An introductory course to the complex cognitive process that is human decision-making, from a neuropsychological perspective. Covering basic neuroanatomy, neurodevelopment, important structures, chemicals and networks, individual differences in decision-making and decision-making deficits.
Students will learn about the anatomical underpinnings of a decision and how this anatomy develops, the physiological and chemical processes involved, the importance of the prefrontal cortex in decision-making, the measurement of decision-making in contemporary research, current understandings of the factors that influence the decisions we make and the role of decision-making in complex psychological and neurological disorders.
- To gain an understanding of the brain structures involved in decision-making and how they develop.
- To gain an understanding of the neural mechanisms of decision-making processes and how these are influenced.
- To gain an understanding of decision-making deficits and their role in psychological disorders.
- To identify the key anatomical and physiological components of decision making from a neuropsychological perspective.
- To explain decision-making development in terms of executive function, the role of the prefrontal cortex and influences on development.
- To outline decision-making deficits and roles of decision-making in psychological disorders
Teaching week 1 – Introduction to neuroanatomy & neurodevelopment
This week will provide participants with a basic understanding of anatomy and development, providing an important basis for the following weeks. This week will not have a specific focus on decision making, but provides students with a basic knowledge that will be needed to be able to understand the later content on decision making.
- Develop an understanding of basic brain anatomy
- Develop a basic understanding of how the human brain develops
Teaching week 2 – The importance of the prefrontal cortex
This week will provide participants with an understanding of what the prefrontal cortex is and how it is involved in high order processes, specifically decision making. Participants will gain a general understanding of what makes the prefrontal cortex unique in terms of structure and function. This week will cover research evidence surrounding the involvement of the prefrontal cortex in various aspects of decision making.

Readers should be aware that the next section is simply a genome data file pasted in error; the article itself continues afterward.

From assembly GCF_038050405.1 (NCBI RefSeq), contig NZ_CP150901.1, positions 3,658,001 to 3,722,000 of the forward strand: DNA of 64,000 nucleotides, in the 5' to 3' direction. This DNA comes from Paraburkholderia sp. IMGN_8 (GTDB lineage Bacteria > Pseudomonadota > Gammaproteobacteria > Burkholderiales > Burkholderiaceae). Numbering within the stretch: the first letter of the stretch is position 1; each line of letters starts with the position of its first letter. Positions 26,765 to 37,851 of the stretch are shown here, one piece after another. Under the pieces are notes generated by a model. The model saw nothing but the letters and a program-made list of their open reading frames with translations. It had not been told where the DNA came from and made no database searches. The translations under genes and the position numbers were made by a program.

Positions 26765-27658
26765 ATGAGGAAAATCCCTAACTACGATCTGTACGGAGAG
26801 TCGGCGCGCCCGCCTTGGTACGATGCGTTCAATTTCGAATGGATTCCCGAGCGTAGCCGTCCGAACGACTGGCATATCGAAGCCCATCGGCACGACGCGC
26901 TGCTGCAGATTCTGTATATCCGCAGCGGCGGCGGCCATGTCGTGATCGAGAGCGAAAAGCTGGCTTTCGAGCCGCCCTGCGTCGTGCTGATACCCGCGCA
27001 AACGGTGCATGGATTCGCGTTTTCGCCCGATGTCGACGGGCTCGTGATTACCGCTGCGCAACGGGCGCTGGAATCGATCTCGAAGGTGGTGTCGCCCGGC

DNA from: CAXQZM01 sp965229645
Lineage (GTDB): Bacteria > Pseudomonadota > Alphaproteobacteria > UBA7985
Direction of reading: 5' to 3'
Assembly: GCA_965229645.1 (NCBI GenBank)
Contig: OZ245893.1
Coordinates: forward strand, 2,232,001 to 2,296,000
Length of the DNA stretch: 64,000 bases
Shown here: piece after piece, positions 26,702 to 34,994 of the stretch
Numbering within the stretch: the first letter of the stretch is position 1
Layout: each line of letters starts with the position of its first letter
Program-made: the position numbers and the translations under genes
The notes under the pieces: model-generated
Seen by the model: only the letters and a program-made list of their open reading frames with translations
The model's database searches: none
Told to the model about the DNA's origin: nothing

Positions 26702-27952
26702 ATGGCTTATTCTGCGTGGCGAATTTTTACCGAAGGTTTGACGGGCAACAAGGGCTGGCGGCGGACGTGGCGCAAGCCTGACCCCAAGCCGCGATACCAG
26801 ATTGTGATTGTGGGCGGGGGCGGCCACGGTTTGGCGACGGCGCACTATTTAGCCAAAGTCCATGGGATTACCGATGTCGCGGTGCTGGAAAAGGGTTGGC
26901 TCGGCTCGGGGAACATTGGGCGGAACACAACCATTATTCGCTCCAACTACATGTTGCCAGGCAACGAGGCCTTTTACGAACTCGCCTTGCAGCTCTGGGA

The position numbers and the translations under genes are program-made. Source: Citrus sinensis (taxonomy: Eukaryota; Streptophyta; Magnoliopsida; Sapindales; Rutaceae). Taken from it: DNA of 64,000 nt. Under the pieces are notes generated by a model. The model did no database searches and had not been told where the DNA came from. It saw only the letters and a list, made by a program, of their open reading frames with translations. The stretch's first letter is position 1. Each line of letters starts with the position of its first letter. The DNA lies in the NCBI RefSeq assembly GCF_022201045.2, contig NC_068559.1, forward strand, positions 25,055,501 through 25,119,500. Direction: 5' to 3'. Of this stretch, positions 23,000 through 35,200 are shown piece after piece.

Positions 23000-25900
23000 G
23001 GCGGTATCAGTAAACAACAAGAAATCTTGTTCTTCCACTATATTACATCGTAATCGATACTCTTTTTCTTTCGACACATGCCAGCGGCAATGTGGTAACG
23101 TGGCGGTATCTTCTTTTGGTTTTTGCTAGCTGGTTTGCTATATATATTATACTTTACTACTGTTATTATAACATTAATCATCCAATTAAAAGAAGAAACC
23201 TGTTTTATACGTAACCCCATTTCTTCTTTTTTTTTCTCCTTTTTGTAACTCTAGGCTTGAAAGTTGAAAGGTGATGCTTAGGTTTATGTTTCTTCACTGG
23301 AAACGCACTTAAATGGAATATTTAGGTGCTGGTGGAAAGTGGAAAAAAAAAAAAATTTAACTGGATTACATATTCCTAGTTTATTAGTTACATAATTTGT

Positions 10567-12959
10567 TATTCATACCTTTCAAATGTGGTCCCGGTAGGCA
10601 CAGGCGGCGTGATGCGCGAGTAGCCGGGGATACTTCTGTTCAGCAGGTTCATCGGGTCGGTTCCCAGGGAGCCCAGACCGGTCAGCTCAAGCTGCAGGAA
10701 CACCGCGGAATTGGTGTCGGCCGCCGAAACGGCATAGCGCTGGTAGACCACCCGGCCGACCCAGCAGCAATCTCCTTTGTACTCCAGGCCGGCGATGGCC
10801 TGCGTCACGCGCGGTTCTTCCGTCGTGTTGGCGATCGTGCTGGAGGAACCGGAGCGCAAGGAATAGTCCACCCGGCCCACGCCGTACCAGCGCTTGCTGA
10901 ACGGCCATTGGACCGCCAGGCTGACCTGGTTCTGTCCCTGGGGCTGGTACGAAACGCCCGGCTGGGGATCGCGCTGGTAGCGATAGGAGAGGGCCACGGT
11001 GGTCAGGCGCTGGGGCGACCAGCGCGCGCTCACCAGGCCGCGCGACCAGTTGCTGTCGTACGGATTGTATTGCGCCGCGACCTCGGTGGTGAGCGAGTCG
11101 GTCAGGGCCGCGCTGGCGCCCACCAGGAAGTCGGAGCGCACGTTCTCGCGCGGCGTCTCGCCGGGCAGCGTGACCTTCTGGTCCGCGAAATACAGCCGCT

- Develop an understanding of what the human prefrontal cortex is and why it is important in decision making
Teaching week 3 – Neurotransmitters, Neurophysiology and decision networks
This week will build upon the anatomical and physiological knowledge developed so far, gaining a more complex understanding of how decisions are made. Participants will learn about the neurotransmitters involved in a decision and how they ‘act’ in terms of physiology. Participants will also learn about brain connectivity, specifically research evidence surrounding the specific connections and networks involved in decision making.
- Building on previous learning to develop a more in depth understanding of the decision making process from a neurophysiological perspective.
- To begin to build an understanding of the brain networks involved in decisions.
Teaching week 4 – Decision making styles & the role of childhood experiences in decision-making
This week puts the previous weeks learning into an applied context, exploring decision making and development of decision making as a dynamic process. Specifically, there will be a focus on differences in decision making style exhibited in adulthood and factors in childhood that can affect the development of decision making.
- To be able to put their previous learning into context.
- To build on basic neuroanatomical and physiological understanding from previous weeks, to explore the development of decision making in more detail.
- To develop a further understanding of decision making and what influences it.
Teaching week 5 – Decision making deficits
This week brings together everything covered in teaching weeks 1-4 in terms of neurotypical decision making, to explore deficits in decision making, such as that seen in schizophrenia. The content this week will cover observed decision-making deficits, research evidence suggesting underlying biological causes and the roles of external factors e.g. in childhood.
- To build on previous knowledge of neurotypical decision making to gain an understanding of how decision making deficits contribute to psychological disorders and how they manifest.
- Lectures 0
- Quizzes 0
- Duration 6 weeks
- Skill level All levels
- Language English
- Students 0
- Assessments Yes